Anna suggested it. In theory they took turns, but in fact it was usually Anna.
“O sink hernieder nacht der liebe.” Descend upon us night of passion. From Tristan and Isolde. The fury it caused when it first played, the rage at Wagner for composing it. Erik admired Wagner. Maybe it was his Teutonic roots. Erik the Red, Anna had called him the night they met, at that party after Carmen, even reached up and flicked his hair where it hung down over his forehead. Erik the Receding now, more like. Tristan had an incompleteness he could relate to, the way it left you hanging, waiting for something that never fully arrives.
And it was in his range, though that high A might give him trouble. Anna would sing it beautifully, of course. Though not the way she once did.
Erik sat at the piano, a baby grand that took up half their living room, fingers hovering just above the keys. “Don’t be all warbly,” she said, smiling to let him know she meant it in a good-natured way, and he smiled back to reassure her that it didn’t hurt. That reminder. Always that reminder of what he wasn’t. Gieb vergessen dass ich lebe, the song went. Let us live our life forgetting. If only it were that easy.
But he knew what she meant. That first E-flat, in the second line, held for three beats: nacht der lie (one, two, three) – be. Like starting too slow on a bike, wobbling a little before you get your balance. It was right where she came in, echoing his phrase, so he hoped she didn’t notice, but he saw it in something she did with her eyebrows.
Anna had been a brilliant Carmen that night all those years ago, performing with raw ferocity, The Italian equally brilliant as Don José, their chemistry intoxicating. Erik was there because a college friend was on the opera board and invited him, to the performance and the after-party for donors paying insane amounts to breathe the same air she breathed, even as her beauty took their breath away. Their wives expected The Italian and tried not to look devastated when he didn’t show. It was said he had other plans. L’amour est un oiseau rebelle, Anna had sung. Love is a rebellious bird.
“Stop,” Anna said at the point just before, one after the other, they sang their way into the night of love. Eric’s fingers paused above the keys. “Let’s go over that part again.”
She had been the rising star. Only twenty-four, young—some thought too young—for the roles they were giving her, with extraordinary range and versatility, a voice that could be liquid and soothing or could explode with fire.
Anna Colston. The Anna Colston. In her silver dress with the plunging neckline, reaching up with a pale arm to touch his hair, the backs of her slender fingers brushing lightly against his forehead. Her golden hair tumbling in waves, blue eyes sparkling, mouth wide with mirth, enjoying the effect she was having on him. “Erik the Red,” she said. “Such a pleasure.” That way South Africans have of making pleasure sound illicit and thrilling.
O sink hernieder nacht der liebe, Erik sang, his voice rising with more confidence this time, no wobble on the E-flat. She followed him, traces of nectar still there in her voice after all this time, but now it was as if it had been aged in oak barrels and become a deep red wine, full-bodied, maybe a little sediment at the bottom.
“Shit!” she said, slamming her hand on the piano. Mad at herself now, something off in her voice that he couldn’t detect. “Again.”
“Call her,” his college friend had urged later that night.
“How?” Erik asked, part of him aching to see her again, part of him hoping to discover the impossibility of that, like standing on a high ledge too narrow to support him, but with a view too captivating to resist. A high-school music teacher didn’t just call a woman destined to become one of the world’s great sopranos, even if she does flick his hair. “You can’t just call Anna Colston.”
They were sitting in a taxicab outside Erik’s apartment. The friend took a business card from his wallet and wrote something on the back: the name of Anna’s hotel, the number of her room. “She’s only here for three more days,” he said.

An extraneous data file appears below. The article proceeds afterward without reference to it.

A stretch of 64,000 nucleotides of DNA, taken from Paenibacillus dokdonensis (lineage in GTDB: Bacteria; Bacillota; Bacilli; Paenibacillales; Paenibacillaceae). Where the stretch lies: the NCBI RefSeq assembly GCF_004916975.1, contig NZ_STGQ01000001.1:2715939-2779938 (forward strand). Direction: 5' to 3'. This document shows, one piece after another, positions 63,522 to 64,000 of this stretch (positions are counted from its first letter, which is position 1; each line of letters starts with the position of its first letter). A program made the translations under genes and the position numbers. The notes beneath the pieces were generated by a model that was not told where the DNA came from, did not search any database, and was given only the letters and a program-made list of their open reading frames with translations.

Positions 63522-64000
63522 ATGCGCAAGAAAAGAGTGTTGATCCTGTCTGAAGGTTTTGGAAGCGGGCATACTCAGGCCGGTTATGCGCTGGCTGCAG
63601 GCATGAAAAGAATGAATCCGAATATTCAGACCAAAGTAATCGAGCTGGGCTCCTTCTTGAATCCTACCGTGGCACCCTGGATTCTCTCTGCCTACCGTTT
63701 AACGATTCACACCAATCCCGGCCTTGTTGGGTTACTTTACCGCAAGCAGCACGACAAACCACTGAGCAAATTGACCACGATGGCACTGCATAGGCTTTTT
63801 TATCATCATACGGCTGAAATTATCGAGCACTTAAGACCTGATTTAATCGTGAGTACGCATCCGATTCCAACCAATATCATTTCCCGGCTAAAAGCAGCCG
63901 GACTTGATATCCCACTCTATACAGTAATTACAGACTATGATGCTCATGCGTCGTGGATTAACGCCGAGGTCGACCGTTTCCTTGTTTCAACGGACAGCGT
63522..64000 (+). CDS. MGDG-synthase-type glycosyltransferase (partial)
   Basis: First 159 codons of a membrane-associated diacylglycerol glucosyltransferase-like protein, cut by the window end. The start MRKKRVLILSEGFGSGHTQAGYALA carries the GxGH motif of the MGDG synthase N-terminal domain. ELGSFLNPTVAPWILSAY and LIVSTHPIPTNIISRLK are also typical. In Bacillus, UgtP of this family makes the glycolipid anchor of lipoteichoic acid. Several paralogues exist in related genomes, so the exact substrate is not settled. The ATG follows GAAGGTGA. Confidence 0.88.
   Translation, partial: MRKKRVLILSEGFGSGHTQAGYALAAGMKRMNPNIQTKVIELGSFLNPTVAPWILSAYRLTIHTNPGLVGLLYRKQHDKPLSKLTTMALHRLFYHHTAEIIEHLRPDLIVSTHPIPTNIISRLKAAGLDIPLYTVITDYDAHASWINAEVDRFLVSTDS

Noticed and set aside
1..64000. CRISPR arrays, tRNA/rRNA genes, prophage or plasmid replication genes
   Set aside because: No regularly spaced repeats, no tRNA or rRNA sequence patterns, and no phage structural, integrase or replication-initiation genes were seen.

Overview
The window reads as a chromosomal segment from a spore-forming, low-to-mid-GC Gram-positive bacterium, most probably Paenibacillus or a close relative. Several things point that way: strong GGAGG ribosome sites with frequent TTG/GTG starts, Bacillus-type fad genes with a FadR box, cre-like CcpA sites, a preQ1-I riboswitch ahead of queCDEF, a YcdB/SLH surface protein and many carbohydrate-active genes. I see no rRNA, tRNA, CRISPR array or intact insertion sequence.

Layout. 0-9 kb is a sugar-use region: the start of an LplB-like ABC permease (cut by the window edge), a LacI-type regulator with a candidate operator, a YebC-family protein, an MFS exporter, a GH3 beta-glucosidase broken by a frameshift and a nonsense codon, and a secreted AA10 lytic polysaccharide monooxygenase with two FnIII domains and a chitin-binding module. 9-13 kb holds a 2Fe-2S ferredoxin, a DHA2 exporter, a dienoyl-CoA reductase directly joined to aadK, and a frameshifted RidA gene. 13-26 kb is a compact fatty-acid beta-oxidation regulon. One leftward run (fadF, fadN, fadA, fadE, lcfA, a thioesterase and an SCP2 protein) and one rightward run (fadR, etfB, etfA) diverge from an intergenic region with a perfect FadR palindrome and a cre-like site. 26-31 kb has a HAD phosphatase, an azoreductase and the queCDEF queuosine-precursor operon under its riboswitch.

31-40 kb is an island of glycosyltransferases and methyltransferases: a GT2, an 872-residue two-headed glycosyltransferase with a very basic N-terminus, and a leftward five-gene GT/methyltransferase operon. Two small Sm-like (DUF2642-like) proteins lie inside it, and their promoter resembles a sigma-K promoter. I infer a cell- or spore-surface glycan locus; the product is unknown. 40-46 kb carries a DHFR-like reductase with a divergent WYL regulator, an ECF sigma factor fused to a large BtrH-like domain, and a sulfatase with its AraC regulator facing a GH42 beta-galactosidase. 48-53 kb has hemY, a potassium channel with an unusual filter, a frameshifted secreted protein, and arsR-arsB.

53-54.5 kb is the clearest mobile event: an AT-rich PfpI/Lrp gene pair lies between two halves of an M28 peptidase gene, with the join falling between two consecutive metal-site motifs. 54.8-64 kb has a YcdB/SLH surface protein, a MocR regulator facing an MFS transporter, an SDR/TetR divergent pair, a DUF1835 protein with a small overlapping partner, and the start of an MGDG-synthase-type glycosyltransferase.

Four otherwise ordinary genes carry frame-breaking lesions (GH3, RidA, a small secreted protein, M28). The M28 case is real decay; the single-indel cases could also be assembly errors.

He called her the next day to invite her to have dinner with him that night after the performance. “What?” she answered, not “Hello,” sounding distracted, impatient, as if he’d interrupted something. Then, “Who are you again?” And he felt like a fool, his words tripping over themselves as he tried to explain. “Oh!” she said, interrupting him and laughing. “Erik the Red.” To his astonishment, she accepted.
He played the section over. It was a simple phrase, in a part where they traded solos. Erik thought she sounded perfect, but he didn’t say so because he knew it would make things worse. She was frustrated by what eluded her, irritated that he couldn’t tell the difference.
Vas vir dachten, vas uns dauchte. All that daunted, all that haunted.
That second night he paid for the best seat he could afford and again watched Anna’s Carmen steal the heart of The Italian’s Don José and then break it, discarding him for the bullfighter, the act of betrayal that would destroy her. As the audience rose in gratitude, Erik worried about how he could possibly satisfy a dinner companion like Anna Colston.
They went to a Spanish restaurant he knew in a cobblestone alley where she surprised him by wanting to talk about him. He told her about the cello competitions he had won as a boy, the scholarship to Oberlin, the doors to a performance career that refused to open for him, and his decision to teach instead. He told her how he used to fill in occasionally with the symphony when a cellist was sick or away. He told her about the baroque quartet he played with, the recording they planned to make. “And my father was a teacher,” he said, as if that explained something.
She said, “It must be so rewarding to work with young people, though.” That one word, sharp as piano wire, underscoring what separated them: Though.
Erik took a sip of the Rioja he had ordered that cost nearly what he made in a week, hoping it would steady him. “With your talent, I imagine you were spared the political games.”
“My first role,” Anna said between big bites of paella, “I got by fucking the conductor.” She said it brightly, matter-of-factly, as if she were commenting on the previous day’s good weather, her blue eyes watching for his reaction.
An older couple approached their table, the woman gushing over Anna’s performance that evening, the man standing back. They asked for her autograph, and Anna obliged, writing it on the playbill the man took from his overcoat pocket. The couple looked awkwardly at Erik, wondering what role he played, this lesser star dimmed by the supernova of Anna Colston. The man, a short man with wispy gray hair, held the playbill and pen out to him. Erik looked at Anna, who laughed into the back of her hand. Erik took the pen and wrote in a bold cursive so Anna could see: Erik the Red.